Christine de Beer - effortless floral craftsman
Twig snippet vase armature
- 11 May 2016
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Cover a glass vase with cling wrap. Smooth it down
Glue twig snippets to closely follow the shape
Curve the snippets around the vase
Follow all the curves of the vase.
Lift the first half of the twig vase away and set it aside
Start on the other half as you did the first
Carefully build up the shape as you did with the first half
Cover the shape with twig snippets
Fit the two halves together to make sure the entire surface is covered
Connect the two halves at one side with additional twig snippets
Make sure to glue the twigs to both sides of the armature.
Wiggle the twigs to make sure the shape is secure. Add twigs or glue down twigs where needed.
Slip your fingers between the vase and the twigs to release the shape
Lift the twig shape away from the vase.
Place the vase upside down on a working surface
Glue twigs to create the base of the vase shape
Overlap the twigs to create a secure shape.
Lift the twig snippets from the vase
And fit it to the twig armature to make sure it is the right size. Add twigs if necessary. Do not glue it down yet so that it is easier to design the flowers in the vase part of the armature.
I made the clear part of the armature by melting plastic.
See the Tutorial below for detailed instructions on how to melt plastic into curved shapes
Gently open up the twig vase shape.
Place some of the plastic shapes in the twig shape
Glue in a few tubes to keep the flowers hydrated.
See the Tutorial below for detailed instructions on how I make my own test tubes from drinking straws
Fill the tubes with water and add flowers
Add a few more plastic shapes so that the flowers peek through
Continue to add plastic shapes and tubes to spill out of the twig vase armature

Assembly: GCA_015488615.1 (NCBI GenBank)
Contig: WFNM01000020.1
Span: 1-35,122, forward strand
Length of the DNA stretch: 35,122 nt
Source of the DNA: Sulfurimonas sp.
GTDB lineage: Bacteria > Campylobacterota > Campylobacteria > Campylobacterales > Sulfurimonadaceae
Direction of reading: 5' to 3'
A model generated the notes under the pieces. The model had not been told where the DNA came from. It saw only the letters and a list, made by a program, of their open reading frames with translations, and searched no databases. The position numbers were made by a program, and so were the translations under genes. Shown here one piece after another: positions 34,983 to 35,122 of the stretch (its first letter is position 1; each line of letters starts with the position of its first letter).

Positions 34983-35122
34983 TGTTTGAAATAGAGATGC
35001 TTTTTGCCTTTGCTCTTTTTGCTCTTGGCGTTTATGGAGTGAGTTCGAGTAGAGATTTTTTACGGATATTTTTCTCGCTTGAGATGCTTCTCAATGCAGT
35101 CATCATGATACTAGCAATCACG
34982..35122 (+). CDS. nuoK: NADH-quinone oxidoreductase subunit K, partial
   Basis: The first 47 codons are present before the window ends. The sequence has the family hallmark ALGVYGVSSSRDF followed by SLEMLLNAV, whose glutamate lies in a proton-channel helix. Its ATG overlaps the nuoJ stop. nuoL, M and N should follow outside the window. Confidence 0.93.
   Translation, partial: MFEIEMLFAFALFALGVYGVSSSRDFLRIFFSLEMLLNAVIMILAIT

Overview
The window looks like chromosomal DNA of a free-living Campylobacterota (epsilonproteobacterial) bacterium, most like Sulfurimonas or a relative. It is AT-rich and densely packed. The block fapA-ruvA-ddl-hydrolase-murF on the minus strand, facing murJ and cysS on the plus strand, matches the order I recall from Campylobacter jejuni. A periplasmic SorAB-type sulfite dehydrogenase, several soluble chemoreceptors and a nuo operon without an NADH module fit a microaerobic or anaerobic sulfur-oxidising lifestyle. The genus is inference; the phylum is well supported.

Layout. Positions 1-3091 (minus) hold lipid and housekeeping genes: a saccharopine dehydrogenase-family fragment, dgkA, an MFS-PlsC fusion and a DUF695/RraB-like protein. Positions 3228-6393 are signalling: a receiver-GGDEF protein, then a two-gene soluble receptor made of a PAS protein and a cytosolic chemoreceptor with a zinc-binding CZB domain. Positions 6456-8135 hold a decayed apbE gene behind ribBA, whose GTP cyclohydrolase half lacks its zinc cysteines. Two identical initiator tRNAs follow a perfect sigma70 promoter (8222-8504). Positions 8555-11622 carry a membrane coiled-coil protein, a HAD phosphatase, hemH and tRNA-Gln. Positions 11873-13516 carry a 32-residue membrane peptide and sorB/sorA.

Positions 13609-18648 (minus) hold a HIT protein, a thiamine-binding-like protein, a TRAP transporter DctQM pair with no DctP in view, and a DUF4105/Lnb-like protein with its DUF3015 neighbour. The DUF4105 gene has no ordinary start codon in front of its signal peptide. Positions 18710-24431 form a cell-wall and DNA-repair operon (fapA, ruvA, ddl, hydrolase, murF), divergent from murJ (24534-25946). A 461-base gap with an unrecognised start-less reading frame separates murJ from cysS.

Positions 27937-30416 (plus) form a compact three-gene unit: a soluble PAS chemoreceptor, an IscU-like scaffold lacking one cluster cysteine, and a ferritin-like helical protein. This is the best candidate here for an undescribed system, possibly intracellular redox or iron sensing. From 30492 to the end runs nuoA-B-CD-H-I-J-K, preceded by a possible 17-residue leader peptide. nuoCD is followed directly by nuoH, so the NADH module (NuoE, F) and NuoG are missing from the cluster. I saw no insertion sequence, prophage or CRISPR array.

Add in longer plastic shapes to tumble down
Close up the open side of the twig snipped vase
And glue in twigs to secure
Fit the bottom piece of the twig snippet vase and secure with twigs
Finish the design with a few more flowers and grass snippets for contrast
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Heat makes the plastic distort creating fantastic shapes
When you need to keep a tiny stem hydrated this is just what you need.
When you glue a structure with hot glue there are always a few stray strands of glue stuck all over the design. Blow it away with a hairdryer.
Create a light and transparent collar-base for the large composite flower to nestle into.
Easy way to fill test tubes and easiest way to remove water from a vase
Make a small grass "propeller" by pinning blades of grass into the design
Glue a bunch of twigs inside a container to create a round stack
A delicate winter twig armature to show off the delicate beauty of these early spring coloured tulips.
Floral styling using mostly dried material that will last the entire Autumn.
Grass crisscross that makes you want to lean in closer to count the late summer raindrops around these gorgeous roses.
The dry wheat stems are suspended from the outside of the container so that they remain dry and the flower stems can gently rest inside to remain hydrated.
Place a small fishbowl vase at an angle to look like it is pouring out flowers and twigs.
A glued snipped to create a cooling cone for dangling orchids
Glue a band of snow dusted twigs to create a delicate armature for winter treasures.
My article and a floral panel design featured in DIY Weddings Magazine